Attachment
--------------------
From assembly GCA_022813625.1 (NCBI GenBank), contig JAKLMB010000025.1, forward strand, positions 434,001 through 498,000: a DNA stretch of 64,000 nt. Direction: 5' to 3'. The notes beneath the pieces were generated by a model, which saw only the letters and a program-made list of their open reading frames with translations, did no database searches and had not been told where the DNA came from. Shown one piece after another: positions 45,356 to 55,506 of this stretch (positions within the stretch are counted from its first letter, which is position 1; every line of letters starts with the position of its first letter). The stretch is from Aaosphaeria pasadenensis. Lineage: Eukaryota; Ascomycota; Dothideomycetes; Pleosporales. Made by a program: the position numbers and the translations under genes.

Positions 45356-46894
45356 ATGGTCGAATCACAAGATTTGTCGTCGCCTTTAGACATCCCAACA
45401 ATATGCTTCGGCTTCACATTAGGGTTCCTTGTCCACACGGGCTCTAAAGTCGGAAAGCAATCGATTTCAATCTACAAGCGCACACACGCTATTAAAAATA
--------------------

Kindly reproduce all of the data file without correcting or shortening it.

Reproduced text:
From assembly GCA_022813625.1 (NCBI GenBank), contig JAKLMB010000025.1, forward strand, positions 434,001 through 498,000: a DNA stretch of 64,000 nt. Direction: 5' to 3'. The notes beneath the pieces were generated by a model, which saw only the letters and a program-made list of their open reading frames with translations, did no database searches and had not been told where the DNA came from. Shown one piece after another: positions 45,356 to 55,506 of this stretch (positions within the stretch are counted from its first letter, which is position 1; every line of letters starts with the position of its first letter). The stretch is from Aaosphaeria pasadenensis. Lineage: Eukaryota; Ascomycota; Dothideomycetes; Pleosporales. Made by a program: the position numbers and the translations under genes.

Positions 45356-46894
45356 ATGGTCGAATCACAAGATTTGTCGTCGCCTTTAGACATCCCAACA
45401 ATATGCTTCGGCTTCACATTAGGGTTCCTTGTCCACACGGGCTCTAAAGTCGGAAAGCAATCGATTTCAATCTACAAGCGCACACACGCTATTAAAAATA